But while on assignment in Miami, Nena ends up saving a life, not taking one. She emerges from the experience a changed woman, finally hopeful for a life beyond rage and revenge. Tasked with killing a man she’s come to respect, Nena struggles to reconcile her loyalty to the Tribe with her new purpose.
Meanwhile, she learns a new Tribe council member is the same man who razed her village, murdered her family, and sold her into captivity. Nena can’t resist the temptation of vengeance—and she doesn’t want to. Before she can reclaim her life, she must leverage everything she was and everything she is to take him down and end the cycle of bloodshed for good.
Yasmin Angoe recently spent some time with The Big Thrill discussing her latest thriller, HER NAME IS KNIGHT:
What do you hope readers will take away from this book?
I’d like readers to close the book feeling introduced and intrigued with a new kind of leading lady in the action thriller genre: a Ghanaian Black woman who knows how to save herself…and others she’s not being paid to kill.
What attracts you to this book’s genre?
I have always loved stories with a lot of action and pulse-pounding suspense. That’s what you’d find me reading and watching. And when I decided to begin this story, I wanted to put a character I rarely see as the main character in those kinds of books, a character who I and other readers like me could see themselves in.
What was the biggest challenge this book presented? What about the biggest opportunity?
The biggest challenge the book presented was how to be a proper assassin because, well…I’m not one. So I wanted to make the character and story realistic but also badass in every way…and human.
Was there anything new you discovered, or that surprised you, as you wrote this book?
I discovered that I could go places in my writing that I never thought I could go before. And it’s very freeing to now know that.
Without spoilers, are there any genre conventions you wanted to upend or challenge with this book?
Absolutely. I wanted to break the mold on the type of character readers typically see in a book like this. I wanted my characters and stories to reflect my culture but also be something all people could find enjoyment in. My character Nena Knight can run with the best of them, all those fellas, in the flavor only she can bring.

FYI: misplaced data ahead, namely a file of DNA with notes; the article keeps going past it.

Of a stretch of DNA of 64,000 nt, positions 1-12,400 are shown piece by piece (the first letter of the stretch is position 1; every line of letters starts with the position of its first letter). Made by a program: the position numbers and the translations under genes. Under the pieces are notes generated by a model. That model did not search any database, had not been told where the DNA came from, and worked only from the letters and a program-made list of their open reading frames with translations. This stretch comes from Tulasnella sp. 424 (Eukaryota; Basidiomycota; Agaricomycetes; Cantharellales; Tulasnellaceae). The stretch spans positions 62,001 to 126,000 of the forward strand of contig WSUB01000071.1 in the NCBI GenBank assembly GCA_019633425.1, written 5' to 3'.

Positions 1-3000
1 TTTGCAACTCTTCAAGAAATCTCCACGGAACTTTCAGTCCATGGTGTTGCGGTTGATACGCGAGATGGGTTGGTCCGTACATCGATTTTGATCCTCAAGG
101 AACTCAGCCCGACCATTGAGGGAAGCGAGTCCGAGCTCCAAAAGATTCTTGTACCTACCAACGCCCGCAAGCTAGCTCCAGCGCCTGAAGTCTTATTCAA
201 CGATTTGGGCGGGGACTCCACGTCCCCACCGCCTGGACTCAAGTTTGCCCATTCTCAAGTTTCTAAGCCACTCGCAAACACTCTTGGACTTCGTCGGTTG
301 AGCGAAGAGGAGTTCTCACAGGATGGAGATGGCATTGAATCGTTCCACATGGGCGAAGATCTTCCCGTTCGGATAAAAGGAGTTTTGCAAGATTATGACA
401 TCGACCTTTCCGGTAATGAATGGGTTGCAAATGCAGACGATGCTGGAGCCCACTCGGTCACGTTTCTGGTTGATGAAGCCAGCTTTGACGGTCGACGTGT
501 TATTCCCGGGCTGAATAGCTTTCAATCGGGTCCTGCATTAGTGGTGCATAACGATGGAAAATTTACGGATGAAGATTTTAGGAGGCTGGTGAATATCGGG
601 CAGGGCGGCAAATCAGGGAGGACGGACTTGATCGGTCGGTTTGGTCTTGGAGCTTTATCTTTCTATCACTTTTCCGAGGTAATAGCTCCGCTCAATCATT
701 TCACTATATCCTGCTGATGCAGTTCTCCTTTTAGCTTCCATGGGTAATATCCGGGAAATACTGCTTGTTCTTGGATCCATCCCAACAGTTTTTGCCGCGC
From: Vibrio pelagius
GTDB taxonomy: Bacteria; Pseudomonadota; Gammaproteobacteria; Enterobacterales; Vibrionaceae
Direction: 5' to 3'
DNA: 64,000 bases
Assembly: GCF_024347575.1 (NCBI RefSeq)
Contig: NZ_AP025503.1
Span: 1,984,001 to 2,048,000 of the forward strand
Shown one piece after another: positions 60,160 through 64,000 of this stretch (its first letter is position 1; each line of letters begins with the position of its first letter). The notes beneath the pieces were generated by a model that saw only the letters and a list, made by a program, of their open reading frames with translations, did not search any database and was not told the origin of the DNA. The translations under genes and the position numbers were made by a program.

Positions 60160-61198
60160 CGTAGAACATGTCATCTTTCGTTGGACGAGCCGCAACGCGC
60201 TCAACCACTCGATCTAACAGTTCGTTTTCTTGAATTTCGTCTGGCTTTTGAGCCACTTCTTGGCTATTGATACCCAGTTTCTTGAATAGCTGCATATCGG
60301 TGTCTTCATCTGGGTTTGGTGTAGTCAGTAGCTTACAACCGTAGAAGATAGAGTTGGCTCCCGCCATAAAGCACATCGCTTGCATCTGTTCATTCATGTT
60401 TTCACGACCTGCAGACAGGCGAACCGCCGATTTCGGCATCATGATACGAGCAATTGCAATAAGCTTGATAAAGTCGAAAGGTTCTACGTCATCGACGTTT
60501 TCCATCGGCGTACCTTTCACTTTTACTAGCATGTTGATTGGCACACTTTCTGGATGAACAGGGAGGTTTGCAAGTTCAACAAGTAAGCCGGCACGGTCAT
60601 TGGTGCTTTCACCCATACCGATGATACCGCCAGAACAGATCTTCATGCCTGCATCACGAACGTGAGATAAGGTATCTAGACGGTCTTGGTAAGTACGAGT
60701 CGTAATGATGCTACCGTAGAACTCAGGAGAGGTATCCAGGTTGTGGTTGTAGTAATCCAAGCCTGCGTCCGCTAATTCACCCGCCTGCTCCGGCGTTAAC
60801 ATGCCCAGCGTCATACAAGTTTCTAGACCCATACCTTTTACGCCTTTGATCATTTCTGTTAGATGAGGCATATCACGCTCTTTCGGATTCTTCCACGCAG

No spoilers, but what can you tell us about your book that we won’t find in the jacket copy or the PR material?
That I wrote this book late at night, after working my 9-5 which is in education and a true drain on the brain, after making sure my kids were fed and tended to, during breaks at lunch, and all day on the weekends. And I didn’t feel a thing because the story poured out of me like a story never has before.
What authors or books have influenced your career as a writer, and why?
The authors run the gamut because I love a variety of genres. Stephen King is huge for me. I love his way of storytelling, and one day I hope to sit down and talk storytelling shop with him. James Patterson and the Alex Cross series was another because his main character is a Black man, and that was the first I’d really read a Black person in a role like that by such a prominent writer. Dan Brown, John Grisham, Eleanor Taylor Bland, Octavia Butler, L.A. Banks, Brandon Massey, Terry McMillan…the list goes on and on and grows daily, to be honest.
Hailing from Northern Virginia, Yasmin Angoe is a first-generation Ghanaian American who grew up in two cultural worlds. She works in education, is a freelance developmental editor, and received the 2020 Eleanor Taylor Bland Award for Emerging Writers of Color from Sisters in Crime. Her debut novel, HER NAME IS KNIGHT, releases November 1st, 2021 from Thomas & Mercer. She’s a proud member of SinC, Crime Writers of Color, and International Thriller Writers, to name a few. When not writing, Yasmin is either watching movies, engrossed in a new audiobook, or daydreaming about writing.
To learn more about the author and her work, please visit her website.
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